"All of us technology companies need to create some tools that help diminish the volume of fake news," Cook said in an interview with the Daily Telegraph on Friday.
"There has to be a massive campaign. We have to think through every demographic," Cook said.
While most of the discussion around fake news has centered on fabricated stories and headlines that surface on websites and spread like wildfire through Facebook, earlier this month it was Trump's own not-official spokesperson Kellyanne Conway who shared news of a "Bowling Green massacre" that never happened.
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Conway said the made-up event was orchestrated by two Iraqi refugees, as she attempted to defend Trump's immigration and refugee travel ban on individuals from seven majority-Muslim countries.
Even though Conway's false narrative was quickly debunked on Twitter, a recent poll from Public Policy Polling showed that 23 percent of Americans believed the made-up story enough to think it justified Trump's travel ban. Twenty percent were unsure if the fake news was justification enough for the immigration executive order.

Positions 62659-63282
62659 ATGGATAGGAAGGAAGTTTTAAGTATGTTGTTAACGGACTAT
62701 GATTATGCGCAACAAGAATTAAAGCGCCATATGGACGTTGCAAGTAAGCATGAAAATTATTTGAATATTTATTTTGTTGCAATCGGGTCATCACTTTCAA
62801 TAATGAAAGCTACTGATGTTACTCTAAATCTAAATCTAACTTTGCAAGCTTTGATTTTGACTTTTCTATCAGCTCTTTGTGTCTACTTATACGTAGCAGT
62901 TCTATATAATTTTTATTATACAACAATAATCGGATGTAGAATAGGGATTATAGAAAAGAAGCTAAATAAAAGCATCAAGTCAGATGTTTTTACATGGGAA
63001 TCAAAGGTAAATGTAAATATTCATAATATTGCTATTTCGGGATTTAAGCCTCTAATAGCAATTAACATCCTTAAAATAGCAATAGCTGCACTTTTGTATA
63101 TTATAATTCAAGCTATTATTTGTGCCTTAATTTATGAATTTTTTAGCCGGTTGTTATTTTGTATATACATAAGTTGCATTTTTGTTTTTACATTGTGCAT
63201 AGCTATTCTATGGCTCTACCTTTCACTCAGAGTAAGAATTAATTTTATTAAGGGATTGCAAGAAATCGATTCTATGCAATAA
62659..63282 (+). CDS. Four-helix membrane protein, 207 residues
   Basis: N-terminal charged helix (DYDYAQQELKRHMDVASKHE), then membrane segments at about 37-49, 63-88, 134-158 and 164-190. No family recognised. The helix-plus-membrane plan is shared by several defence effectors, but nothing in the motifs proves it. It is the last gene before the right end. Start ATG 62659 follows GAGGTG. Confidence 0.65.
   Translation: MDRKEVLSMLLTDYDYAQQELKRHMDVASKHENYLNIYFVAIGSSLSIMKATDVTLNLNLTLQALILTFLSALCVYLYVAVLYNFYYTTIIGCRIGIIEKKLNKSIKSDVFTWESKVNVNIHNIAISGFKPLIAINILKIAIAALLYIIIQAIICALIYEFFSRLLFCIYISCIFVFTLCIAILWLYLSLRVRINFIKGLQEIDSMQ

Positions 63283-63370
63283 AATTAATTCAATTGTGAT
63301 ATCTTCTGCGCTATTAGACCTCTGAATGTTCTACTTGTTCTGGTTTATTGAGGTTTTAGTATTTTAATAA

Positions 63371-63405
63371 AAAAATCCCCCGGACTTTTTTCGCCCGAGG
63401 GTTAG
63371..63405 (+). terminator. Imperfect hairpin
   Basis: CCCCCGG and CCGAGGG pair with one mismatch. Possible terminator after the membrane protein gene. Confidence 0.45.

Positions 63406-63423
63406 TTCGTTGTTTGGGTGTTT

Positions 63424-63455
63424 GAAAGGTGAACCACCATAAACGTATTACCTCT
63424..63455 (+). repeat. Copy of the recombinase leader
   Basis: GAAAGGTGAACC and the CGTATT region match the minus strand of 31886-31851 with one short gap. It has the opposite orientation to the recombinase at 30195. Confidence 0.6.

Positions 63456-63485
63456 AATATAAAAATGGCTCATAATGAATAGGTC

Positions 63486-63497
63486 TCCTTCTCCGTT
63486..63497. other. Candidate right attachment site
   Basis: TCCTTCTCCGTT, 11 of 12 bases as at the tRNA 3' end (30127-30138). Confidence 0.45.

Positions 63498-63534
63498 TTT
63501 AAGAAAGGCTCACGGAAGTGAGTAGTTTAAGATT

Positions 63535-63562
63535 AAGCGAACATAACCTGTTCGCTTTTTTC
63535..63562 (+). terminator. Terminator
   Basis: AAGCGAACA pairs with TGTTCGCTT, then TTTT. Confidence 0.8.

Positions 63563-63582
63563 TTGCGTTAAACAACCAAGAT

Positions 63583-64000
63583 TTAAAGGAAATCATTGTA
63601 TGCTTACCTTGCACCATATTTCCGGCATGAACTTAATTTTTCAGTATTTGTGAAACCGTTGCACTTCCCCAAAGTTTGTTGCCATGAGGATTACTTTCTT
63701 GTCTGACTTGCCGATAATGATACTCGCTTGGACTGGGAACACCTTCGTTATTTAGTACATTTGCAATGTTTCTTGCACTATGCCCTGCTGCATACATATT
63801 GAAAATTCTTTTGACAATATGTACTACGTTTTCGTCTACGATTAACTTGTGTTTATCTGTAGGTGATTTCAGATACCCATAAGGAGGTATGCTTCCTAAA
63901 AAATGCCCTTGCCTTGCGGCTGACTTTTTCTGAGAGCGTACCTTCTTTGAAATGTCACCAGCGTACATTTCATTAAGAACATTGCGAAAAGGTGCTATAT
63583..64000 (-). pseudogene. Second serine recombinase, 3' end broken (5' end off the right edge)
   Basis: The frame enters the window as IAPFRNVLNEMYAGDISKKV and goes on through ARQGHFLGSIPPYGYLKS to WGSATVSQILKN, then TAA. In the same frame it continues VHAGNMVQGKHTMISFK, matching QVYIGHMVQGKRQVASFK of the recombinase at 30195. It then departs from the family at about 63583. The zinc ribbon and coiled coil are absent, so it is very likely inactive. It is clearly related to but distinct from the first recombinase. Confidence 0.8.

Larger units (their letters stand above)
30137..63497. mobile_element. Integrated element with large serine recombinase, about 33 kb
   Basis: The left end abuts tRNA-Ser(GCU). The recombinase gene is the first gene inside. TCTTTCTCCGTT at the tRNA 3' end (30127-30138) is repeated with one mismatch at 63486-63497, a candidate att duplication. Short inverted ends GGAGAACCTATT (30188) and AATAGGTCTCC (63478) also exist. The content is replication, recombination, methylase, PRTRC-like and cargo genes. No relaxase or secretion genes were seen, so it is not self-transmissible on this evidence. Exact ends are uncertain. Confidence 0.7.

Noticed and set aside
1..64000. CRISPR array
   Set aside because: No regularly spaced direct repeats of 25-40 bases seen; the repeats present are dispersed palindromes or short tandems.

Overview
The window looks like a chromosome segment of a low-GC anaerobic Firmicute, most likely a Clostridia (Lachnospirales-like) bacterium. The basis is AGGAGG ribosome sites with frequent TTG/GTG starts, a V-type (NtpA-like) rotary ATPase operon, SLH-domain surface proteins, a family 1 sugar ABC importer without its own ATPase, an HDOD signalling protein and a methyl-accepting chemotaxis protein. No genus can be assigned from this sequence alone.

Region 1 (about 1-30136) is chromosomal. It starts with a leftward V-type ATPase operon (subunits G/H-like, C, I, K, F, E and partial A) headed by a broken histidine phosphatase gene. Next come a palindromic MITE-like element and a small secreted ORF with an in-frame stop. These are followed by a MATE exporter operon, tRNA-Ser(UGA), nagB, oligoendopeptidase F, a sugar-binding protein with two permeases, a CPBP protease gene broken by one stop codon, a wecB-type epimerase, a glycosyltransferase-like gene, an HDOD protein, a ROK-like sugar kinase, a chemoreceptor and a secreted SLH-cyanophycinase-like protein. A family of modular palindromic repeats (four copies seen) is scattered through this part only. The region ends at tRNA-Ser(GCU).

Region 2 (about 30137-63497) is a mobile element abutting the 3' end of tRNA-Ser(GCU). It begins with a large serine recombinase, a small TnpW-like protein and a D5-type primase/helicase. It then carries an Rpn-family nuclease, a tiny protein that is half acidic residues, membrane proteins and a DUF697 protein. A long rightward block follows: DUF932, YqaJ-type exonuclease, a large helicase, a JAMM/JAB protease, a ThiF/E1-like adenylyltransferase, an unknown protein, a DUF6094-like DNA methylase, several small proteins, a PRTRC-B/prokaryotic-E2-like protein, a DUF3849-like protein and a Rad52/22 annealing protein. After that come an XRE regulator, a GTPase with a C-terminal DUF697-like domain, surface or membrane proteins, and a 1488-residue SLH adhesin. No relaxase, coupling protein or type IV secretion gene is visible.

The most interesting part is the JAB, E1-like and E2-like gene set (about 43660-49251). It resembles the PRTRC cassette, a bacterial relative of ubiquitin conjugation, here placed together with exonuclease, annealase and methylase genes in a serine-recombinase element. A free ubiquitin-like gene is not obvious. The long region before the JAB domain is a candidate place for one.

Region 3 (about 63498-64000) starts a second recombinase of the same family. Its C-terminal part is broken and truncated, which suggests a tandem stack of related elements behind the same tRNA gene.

Tim Cook says that the proliferation of fake news is "killing people's minds."
Differentiating between fact-checked news and stories that are written to deceive has proven difficult for online readers.
Remember Pizzagate? It was a completely false story that went viral on Facebook late last year that linked Hillary Clinton to a child sex ring run out of pizzeria in Washington D.C. Another poll by PPP at that time showed nearly half of Trump voters thought Pizzagate was true, or at least could be true.
"We are going through this period of time right here where unfortunately some of the people that are winning are the people that spend their time trying to get the most clicks, not tell the most truth," Cook said in the interview.
Or in the case of Kellyanne Conway, straight-up spouting falsehoods on national news.
Much of the fake news controversy has focused on Facebook, where in recent months fabricated stories have become wildly popular. In January, the social media giant rolled out new filtering tools in Germany for users to flag stories that are potentially fake to be reviewed by fact-checkers.
But Cook called for even wider action. "Too many of us are just in the complain category right now and haven't figured out what to do," he said. "We need the modern version of a public-service announcement campaign. It can be done quickly if there is a will."
Apple's Eddy Cue, senior vice president of internet software and services, will be joining Recode's Peter Kafka at the Code Media Conference tomorrow, where he'll be asked more about Apple's position on fake news, especially as the company moves to start making its own TV and movies.
—By April Glaser, Recode.net.
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